UnNews:Apple to get its own OoOQTF document format approved by ISO
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Apple to get its own OoOQTF document format approved by ISO
The one that Univisión did not buy out
Thursday, May 5, 2016, 12:44:UTC)(
3 April 2008
Cupertino, California - Apple has recently decided to get its OoOQTF (Obviously only Open Quicktime Format) approved by ISO (International Organization for Standardization). Apple believes that with Linux having a standard document format, ODF, and Microsoft having OOXML, Apple needs to get its own standard approved to compete with the other standards.
"It is nice to have several competing international standards," said ISO president Håkan Murby, "For example, there is only one standard for the sizes of passenger car tyres. What if Ford or Toyota could come up with a better international standard? And maybe a different company could come up with an even better international standard. With several competing international standards, we could test them against each other in the marketplace to see which company has a better marketing department. The current ISO standard for car tyres has become so universally accepted that we will never know if a different set of sizes might work better."
The new document formats might seem confusing at first, so here is some clarification: ODF stands for "Open Document Format", and was invented by Sun Microsystems and developed by the Open Office XML technical committee. It was originally used with the word processor called OOo, or "OpenOffice.org". OOXML stands for "Office Open XML" and was invented by Microsoft. Office Open XML ("Office" comes first) has nothing to do with the Open Office XML technical committee ("Open" comes first). Also, OpenOffice.org has nothing to do with the new "Office Open XML" format (again, it's "Office Open", not "Open Office").
The New OoOQTF stands for "Obviously only Open Quicktime Format". It was invented by Apple. OoOQTF has nothing to do with OOo (In one the lower case "o" is in the middle, and in the other it is at the end).
Specifications for the new format
ODF has a huge 600 page documentation. Not to be outdone, Microsoft's new OOXML format has a 6000 page documentation. The new OoOQTF documentation is Over 9000* pages. It is a collection of old formats from the eighties and nineties, code including "improvements" developed while drunk and sleep deprived, and crayon drawings from the Apple developers' children. It is extensively self-referential and redundant, and some of the self-referential parts reference parts that reference back to the referencing parts, in a continuous loop that never seems to say anything concrete and exists like a closed space-time loop within the format.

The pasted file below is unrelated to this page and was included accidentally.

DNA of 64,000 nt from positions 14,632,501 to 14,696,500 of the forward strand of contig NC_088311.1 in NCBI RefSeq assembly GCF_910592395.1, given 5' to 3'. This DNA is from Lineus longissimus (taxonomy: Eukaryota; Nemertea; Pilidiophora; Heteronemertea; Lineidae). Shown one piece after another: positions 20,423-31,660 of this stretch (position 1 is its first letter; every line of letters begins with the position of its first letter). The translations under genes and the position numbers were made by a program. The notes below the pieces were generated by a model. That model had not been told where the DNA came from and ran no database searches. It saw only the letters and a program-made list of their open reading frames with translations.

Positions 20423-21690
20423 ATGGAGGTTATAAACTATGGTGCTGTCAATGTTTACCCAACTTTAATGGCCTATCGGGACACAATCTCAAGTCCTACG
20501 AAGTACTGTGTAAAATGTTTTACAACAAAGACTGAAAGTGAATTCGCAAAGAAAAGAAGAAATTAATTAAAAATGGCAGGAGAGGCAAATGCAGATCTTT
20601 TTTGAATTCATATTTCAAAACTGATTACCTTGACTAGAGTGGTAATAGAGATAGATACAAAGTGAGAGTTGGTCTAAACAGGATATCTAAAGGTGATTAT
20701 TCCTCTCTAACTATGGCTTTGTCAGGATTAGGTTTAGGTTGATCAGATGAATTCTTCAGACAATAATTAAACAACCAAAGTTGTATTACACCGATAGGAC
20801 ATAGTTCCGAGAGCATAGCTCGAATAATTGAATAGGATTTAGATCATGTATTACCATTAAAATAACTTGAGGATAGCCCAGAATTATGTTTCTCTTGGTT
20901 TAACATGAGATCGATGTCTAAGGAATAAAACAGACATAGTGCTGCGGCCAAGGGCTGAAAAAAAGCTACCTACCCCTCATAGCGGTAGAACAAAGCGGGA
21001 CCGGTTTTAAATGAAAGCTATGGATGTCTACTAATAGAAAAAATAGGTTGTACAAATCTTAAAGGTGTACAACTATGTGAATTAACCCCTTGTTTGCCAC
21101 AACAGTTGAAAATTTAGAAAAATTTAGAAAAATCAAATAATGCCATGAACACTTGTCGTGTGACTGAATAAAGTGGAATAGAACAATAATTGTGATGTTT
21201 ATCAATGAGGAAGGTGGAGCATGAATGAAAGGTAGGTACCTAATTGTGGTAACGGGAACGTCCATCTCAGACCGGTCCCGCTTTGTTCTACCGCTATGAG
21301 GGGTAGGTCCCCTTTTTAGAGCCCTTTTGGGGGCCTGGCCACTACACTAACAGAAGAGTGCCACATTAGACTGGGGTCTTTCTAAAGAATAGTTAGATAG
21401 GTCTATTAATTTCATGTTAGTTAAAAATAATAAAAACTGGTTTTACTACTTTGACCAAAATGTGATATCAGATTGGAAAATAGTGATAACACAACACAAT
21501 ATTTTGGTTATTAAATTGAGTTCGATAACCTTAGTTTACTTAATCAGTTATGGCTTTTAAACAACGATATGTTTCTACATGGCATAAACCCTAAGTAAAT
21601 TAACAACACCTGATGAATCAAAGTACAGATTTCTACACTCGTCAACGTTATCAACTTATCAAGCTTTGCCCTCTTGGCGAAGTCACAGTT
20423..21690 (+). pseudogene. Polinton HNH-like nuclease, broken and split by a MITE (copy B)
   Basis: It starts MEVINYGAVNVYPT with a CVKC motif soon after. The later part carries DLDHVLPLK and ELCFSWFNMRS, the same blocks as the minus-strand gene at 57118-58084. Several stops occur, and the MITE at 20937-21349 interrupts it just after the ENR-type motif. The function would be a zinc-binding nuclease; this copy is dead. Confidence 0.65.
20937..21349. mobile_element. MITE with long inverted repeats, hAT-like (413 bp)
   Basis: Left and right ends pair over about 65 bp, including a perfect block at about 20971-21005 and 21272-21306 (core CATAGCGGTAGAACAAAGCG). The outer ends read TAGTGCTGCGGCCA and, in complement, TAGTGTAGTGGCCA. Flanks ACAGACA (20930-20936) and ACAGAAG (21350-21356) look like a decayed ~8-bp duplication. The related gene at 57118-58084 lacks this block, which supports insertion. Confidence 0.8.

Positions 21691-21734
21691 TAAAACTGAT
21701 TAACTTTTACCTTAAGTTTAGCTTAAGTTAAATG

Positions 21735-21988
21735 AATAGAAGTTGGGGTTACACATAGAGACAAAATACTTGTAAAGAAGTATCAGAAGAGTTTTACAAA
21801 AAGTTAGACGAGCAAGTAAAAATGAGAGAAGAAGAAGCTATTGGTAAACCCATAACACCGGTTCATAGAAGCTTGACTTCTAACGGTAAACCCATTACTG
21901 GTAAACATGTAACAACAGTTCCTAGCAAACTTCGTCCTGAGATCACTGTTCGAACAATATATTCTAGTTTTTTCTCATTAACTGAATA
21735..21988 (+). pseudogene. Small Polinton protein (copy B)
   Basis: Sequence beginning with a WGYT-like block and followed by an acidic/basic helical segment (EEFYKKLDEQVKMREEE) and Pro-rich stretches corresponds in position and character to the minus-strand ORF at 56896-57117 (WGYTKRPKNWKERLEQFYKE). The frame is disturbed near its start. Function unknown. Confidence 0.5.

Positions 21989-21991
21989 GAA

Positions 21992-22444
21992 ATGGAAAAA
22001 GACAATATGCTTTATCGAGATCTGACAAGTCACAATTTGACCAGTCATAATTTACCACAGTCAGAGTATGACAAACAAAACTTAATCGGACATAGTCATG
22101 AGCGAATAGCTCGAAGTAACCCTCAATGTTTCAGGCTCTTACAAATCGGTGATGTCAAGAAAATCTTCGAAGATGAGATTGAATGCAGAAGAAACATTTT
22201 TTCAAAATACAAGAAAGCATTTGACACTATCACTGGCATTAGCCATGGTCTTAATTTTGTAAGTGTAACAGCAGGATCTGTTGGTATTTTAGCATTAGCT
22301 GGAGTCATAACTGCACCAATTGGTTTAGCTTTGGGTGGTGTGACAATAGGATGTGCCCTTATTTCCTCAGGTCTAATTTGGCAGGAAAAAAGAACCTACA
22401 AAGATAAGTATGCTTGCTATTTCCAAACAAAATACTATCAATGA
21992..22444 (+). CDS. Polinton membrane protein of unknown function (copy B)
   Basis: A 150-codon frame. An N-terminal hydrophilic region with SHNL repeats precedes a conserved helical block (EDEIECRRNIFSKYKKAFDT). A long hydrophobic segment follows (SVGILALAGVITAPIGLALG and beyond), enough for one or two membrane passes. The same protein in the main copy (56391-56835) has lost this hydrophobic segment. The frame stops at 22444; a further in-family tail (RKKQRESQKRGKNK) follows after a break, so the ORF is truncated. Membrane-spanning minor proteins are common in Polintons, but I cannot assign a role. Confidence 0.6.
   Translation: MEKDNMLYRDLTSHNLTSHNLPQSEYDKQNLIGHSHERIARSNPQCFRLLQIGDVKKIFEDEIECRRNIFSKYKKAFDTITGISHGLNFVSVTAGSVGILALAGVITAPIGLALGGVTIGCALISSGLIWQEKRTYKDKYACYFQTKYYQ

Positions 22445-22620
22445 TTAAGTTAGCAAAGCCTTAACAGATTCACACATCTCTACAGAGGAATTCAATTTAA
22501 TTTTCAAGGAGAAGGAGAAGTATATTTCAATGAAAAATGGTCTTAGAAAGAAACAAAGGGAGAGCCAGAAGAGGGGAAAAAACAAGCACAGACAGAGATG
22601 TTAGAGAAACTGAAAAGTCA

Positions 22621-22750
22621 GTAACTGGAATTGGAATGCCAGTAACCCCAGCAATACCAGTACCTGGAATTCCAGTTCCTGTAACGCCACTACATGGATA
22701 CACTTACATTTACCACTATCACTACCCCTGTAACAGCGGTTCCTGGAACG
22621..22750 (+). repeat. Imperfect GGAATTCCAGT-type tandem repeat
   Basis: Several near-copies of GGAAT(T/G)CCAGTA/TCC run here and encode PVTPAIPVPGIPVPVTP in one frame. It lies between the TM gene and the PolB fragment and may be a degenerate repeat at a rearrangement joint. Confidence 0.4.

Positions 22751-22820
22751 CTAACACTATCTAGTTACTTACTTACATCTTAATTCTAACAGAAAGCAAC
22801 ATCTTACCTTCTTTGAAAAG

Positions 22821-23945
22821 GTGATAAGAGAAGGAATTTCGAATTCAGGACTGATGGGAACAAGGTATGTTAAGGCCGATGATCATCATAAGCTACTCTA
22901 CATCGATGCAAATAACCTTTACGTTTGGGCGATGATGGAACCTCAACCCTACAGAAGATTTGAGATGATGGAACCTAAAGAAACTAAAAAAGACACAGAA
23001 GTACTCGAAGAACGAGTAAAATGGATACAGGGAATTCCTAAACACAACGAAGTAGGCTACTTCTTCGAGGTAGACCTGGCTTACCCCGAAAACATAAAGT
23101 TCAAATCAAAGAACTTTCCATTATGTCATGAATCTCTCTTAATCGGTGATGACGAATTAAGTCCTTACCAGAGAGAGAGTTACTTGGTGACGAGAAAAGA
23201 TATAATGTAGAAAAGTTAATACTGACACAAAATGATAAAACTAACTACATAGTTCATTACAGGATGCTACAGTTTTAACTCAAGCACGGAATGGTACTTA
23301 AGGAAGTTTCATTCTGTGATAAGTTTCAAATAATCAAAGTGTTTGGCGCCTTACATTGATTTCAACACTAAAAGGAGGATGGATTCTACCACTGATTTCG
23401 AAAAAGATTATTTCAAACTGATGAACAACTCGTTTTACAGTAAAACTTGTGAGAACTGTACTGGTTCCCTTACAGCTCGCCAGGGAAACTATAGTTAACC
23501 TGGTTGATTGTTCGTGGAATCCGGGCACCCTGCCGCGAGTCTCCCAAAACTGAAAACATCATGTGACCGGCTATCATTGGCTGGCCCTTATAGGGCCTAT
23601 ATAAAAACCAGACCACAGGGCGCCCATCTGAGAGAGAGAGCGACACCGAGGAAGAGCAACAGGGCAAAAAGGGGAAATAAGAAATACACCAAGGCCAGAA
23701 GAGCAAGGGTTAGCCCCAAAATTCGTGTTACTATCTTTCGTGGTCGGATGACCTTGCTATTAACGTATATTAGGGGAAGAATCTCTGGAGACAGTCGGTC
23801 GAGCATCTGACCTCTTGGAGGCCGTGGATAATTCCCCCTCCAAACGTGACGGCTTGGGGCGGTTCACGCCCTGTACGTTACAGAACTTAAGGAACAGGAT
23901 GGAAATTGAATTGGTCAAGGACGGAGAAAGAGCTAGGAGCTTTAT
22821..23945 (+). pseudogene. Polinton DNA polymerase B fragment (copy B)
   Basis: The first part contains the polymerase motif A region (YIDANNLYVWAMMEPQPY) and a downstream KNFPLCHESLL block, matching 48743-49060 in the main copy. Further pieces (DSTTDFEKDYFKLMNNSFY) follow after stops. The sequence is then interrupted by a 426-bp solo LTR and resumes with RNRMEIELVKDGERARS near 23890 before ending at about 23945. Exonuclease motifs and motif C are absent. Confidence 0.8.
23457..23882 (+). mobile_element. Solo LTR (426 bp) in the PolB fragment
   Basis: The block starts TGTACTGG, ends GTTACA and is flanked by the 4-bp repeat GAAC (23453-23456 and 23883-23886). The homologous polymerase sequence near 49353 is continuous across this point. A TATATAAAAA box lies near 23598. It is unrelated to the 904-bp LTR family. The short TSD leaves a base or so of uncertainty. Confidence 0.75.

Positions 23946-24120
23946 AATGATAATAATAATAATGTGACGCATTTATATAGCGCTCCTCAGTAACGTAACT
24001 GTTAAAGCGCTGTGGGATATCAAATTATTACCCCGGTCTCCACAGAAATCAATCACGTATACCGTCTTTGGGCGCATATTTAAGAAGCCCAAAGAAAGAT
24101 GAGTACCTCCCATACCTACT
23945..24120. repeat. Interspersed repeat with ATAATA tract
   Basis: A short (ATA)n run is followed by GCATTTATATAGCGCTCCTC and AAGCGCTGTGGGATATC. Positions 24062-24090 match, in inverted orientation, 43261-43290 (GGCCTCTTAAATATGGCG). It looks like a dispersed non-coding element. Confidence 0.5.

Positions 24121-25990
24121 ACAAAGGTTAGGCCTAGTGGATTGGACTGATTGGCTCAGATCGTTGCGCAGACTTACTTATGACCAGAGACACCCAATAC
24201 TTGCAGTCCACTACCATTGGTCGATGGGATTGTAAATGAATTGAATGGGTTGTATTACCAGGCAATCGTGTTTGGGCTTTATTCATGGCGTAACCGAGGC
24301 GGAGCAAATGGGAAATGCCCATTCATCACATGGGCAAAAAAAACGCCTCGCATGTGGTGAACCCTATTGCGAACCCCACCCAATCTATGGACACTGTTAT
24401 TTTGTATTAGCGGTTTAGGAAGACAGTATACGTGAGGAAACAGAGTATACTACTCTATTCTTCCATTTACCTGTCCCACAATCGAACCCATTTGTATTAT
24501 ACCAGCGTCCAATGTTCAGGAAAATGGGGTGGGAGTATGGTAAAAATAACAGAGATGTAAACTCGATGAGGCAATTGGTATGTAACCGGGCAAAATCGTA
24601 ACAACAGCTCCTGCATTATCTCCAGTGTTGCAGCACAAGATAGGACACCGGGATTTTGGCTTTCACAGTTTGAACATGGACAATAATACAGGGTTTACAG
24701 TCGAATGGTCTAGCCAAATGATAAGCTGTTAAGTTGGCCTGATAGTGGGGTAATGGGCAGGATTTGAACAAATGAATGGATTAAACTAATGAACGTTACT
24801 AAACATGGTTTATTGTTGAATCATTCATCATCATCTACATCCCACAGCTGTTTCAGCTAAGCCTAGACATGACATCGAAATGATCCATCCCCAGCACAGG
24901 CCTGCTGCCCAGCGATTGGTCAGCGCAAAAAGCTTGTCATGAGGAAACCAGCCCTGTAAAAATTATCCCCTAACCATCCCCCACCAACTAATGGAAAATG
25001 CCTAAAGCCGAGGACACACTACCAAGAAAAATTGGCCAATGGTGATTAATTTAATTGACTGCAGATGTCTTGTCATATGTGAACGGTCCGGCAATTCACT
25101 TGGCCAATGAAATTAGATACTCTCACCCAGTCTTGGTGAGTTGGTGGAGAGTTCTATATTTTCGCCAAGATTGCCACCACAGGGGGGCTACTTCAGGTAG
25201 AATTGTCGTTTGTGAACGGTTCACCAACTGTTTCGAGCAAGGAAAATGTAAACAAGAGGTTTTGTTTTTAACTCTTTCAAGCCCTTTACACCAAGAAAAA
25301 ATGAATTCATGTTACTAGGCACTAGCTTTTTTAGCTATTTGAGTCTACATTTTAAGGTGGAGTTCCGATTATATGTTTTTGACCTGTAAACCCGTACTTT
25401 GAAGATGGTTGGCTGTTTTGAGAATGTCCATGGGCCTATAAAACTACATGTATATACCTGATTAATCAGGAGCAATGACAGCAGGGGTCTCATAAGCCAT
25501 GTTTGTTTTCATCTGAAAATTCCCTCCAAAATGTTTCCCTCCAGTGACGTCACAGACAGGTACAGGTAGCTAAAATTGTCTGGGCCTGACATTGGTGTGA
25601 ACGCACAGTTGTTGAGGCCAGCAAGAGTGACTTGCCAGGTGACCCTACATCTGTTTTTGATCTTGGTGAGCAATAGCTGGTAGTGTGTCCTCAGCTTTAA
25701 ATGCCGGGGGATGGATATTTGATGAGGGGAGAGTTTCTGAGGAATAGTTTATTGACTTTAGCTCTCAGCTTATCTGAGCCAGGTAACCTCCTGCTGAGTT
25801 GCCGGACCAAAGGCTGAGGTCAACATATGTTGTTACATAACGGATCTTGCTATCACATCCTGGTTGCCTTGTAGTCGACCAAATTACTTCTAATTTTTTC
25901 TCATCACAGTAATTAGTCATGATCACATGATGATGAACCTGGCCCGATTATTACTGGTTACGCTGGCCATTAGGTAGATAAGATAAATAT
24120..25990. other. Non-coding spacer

Then, after the introduction, is an other 40,000 pages of specific technical definitions, most of which do not seem to apply to storing documents. Then there are 2000 pages that are almost completely blank, with a few pieces of what look like doodling, including "lol caturday" and "Steve wuz here". When flipped quickly, part of the top right corner of some of these 2000 pages appears to be an animated animal of some kind. Then there are 25,000 pages of documentation of code specific to Quicktime, a program which is not open source. Every few pages it says "this is an open source format". The next 1000 pages seem to document the circuitry of a transistor radio. The last 19,000 pages reference all the previous sections in a way that seems like it might be the documentation for a document format, but nobody has been able to follow the hundreds of thousands of complex references, many of which have their own references, to be able to understand the format, at all, except Apple. The documentation for the standard is a total of 60,000 pages.
*It's over NINE THOUSAAAAAAND!!!!!
At a conference yesterday, Apple CEO Steve Jobs talked about the format. "This format documents many more cases that may come up in a document than even OOXML, not to mention ODF."
There have been some technical concerns raised by some nerdy people who wear ass glasses and penis protectors, but the people at ISO cannot understand the 60,000 page documentation, so they are probably going to take Apple's word, and money, for it.
- ISO announces that they have decided to become irrelevant April 02, 2008,,